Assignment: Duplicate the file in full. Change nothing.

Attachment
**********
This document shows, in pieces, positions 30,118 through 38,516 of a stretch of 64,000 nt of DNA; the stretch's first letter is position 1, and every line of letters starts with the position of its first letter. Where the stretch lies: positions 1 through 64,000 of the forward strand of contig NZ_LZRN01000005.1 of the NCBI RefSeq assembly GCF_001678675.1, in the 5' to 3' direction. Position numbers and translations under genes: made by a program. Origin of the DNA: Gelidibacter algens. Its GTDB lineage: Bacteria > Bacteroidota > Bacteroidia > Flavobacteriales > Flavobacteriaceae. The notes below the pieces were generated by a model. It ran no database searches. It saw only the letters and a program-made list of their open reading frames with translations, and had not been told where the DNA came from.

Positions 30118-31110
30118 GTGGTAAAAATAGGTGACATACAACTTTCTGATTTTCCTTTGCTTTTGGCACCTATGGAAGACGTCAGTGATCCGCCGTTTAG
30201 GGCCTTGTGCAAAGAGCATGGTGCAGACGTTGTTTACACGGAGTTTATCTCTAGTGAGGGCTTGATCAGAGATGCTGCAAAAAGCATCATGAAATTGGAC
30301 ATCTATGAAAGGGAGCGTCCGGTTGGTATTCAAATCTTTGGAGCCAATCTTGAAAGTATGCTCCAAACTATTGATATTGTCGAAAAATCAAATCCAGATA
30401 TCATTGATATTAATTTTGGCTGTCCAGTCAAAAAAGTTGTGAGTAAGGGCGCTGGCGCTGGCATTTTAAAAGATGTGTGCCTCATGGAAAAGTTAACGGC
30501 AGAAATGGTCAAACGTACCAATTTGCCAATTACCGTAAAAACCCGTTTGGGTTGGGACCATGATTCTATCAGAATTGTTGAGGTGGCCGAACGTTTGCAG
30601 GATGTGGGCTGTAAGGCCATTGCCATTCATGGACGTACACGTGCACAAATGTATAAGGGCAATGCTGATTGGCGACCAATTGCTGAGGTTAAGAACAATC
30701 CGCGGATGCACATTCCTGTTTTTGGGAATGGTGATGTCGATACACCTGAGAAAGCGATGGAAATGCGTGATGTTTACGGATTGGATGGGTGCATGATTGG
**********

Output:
This document shows, in pieces, positions 30,118 through 38,516 of a stretch of 64,000 nt of DNA; the stretch's first letter is position 1, and every line of letters starts with the position of its first letter. Where the stretch lies: positions 1 through 64,000 of the forward strand of contig NZ_LZRN01000005.1 of the NCBI RefSeq assembly GCF_001678675.1, in the 5' to 3' direction. Position numbers and translations under genes: made by a program. Origin of the DNA: Gelidibacter algens. Its GTDB lineage: Bacteria > Bacteroidota > Bacteroidia > Flavobacteriales > Flavobacteriaceae. The notes below the pieces were generated by a model. It ran no database searches. It saw only the letters and a program-made list of their open reading frames with translations, and had not been told where the DNA came from.

Positions 30118-31110
30118 GTGGTAAAAATAGGTGACATACAACTTTCTGATTTTCCTTTGCTTTTGGCACCTATGGAAGACGTCAGTGATCCGCCGTTTAG
30201 GGCCTTGTGCAAAGAGCATGGTGCAGACGTTGTTTACACGGAGTTTATCTCTAGTGAGGGCTTGATCAGAGATGCTGCAAAAAGCATCATGAAATTGGAC
30301 ATCTATGAAAGGGAGCGTCCGGTTGGTATTCAAATCTTTGGAGCCAATCTTGAAAGTATGCTCCAAACTATTGATATTGTCGAAAAATCAAATCCAGATA
30401 TCATTGATATTAATTTTGGCTGTCCAGTCAAAAAAGTTGTGAGTAAGGGCGCTGGCGCTGGCATTTTAAAAGATGTGTGCCTCATGGAAAAGTTAACGGC
30501 AGAAATGGTCAAACGTACCAATTTGCCAATTACCGTAAAAACCCGTTTGGGTTGGGACCATGATTCTATCAGAATTGTTGAGGTGGCCGAACGTTTGCAG
30601 GATGTGGGCTGTAAGGCCATTGCCATTCATGGACGTACACGTGCACAAATGTATAAGGGCAATGCTGATTGGCGACCAATTGCTGAGGTTAAGAACAATC
30701 CGCGGATGCACATTCCTGTTTTTGGGAATGGTGATGTCGATACACCTGAGAAAGCGATGGAAATGCGTGATGTTTACGGATTGGATGGGTGCATGATTGG